Murray upbeat despite defeat
Andy Murray made his earliest grand slam exit for almost two years when he lost in the quarter-finals of the French Open but he still reflected on a positive tournament.
The world number four once again found the 'Little Beast' too tough on clay, falling to a 6-4 6-7 (3/7) 6-3 6-2 defeat to extend his record against David Ferrer on the slowest surface to no wins from four matches.
The 25-year-old said: "I think it was a good tournament for me. Coming in, I probably wasn't feeling as good as I did coming in last year. I believe I lost to a better clay-court player than me."
Not since the US Open in 2010, when Murray lost to Stanislas Wawrinka in the third round, had the Scot gone out before the last four.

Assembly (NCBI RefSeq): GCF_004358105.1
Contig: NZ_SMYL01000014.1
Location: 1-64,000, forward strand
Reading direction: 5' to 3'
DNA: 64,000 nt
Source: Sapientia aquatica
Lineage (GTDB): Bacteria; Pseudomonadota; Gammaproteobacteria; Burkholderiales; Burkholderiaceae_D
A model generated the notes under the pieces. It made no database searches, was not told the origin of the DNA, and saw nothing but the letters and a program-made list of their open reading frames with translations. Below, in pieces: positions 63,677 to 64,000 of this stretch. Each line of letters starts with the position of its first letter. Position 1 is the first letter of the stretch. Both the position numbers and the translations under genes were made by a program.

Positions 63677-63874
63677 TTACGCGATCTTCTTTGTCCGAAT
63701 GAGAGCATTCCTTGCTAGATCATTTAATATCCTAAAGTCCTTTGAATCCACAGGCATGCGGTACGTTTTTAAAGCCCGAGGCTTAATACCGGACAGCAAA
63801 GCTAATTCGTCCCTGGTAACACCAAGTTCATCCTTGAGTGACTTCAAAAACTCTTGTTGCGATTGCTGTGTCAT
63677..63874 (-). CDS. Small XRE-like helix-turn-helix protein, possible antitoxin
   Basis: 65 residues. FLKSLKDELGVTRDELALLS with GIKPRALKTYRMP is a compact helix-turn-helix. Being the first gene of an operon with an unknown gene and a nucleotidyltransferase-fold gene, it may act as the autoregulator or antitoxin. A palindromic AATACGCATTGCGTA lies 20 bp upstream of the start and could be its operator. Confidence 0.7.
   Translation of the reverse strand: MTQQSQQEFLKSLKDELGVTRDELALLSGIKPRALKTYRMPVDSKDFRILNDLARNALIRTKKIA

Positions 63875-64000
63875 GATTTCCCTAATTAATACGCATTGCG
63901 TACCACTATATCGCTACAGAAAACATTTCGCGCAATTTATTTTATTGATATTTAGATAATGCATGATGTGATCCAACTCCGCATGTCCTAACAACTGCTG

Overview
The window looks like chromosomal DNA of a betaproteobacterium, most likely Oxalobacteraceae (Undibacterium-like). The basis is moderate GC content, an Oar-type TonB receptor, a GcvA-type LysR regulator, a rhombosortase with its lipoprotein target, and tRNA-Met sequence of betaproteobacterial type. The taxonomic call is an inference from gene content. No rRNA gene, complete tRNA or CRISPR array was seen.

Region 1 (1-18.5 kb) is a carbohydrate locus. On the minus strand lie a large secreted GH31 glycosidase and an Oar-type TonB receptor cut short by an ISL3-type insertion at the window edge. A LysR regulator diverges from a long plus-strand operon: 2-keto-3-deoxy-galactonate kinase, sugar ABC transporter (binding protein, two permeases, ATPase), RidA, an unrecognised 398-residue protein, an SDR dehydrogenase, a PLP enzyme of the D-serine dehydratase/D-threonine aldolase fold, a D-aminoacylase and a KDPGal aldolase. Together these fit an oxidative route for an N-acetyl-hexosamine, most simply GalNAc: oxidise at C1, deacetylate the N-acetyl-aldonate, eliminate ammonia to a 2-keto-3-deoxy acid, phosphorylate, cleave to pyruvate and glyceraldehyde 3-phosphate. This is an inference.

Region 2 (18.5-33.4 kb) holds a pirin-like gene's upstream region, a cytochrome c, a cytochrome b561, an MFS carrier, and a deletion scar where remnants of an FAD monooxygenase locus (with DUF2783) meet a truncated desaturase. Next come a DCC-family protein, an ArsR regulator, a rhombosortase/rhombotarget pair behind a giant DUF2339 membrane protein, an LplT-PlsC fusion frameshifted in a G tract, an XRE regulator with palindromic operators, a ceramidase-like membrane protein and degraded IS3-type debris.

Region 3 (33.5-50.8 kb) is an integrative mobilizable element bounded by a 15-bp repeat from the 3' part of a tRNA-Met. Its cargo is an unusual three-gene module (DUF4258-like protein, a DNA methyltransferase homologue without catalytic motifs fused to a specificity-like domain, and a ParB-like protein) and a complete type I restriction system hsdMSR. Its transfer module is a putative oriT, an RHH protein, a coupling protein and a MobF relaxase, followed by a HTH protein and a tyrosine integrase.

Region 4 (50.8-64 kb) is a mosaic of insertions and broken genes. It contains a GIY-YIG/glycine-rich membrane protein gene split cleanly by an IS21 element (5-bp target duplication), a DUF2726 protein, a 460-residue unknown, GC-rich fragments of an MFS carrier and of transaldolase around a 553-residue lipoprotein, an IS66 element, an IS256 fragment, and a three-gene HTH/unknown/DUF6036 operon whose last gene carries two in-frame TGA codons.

Twelve months ago he reached the semi-finals for the first time at Roland Garros before losing to eventual champion Rafael Nadal, but there was no doubt Murray faced tougher opponents to reach the last eight this year.
For Viktor Troicki and Juan Ignacio Chela read Richard Gasquet and Ferrer, while Murray has also been battling back problems that almost ended his campaign against Jarkko Nieminen in the second round.
The Scot added: "I'll need to work on some things in my clay-court game for next year. But it's not the first time he's won against me on clay. It was going to be a tough match for me, and it proved that way.
"But I won against Juan Ignacio Chela in the quarter-finals last year, and obviously this year I was playing against Ferrer, so it was a slightly different match-up."
There were no such problems for Nadal, who maintained his record of not dropping a set at the tournament when he defeated Nicolas Almagro 7-6 (7/4) 6-2 6-3, although his fellow Spaniard did at least provide a test.
Nadal, who is bidding for a record seventh French Open title, will play Ferrer in the semi-finals on Friday while Novak Djokovic takes on Roger Federer.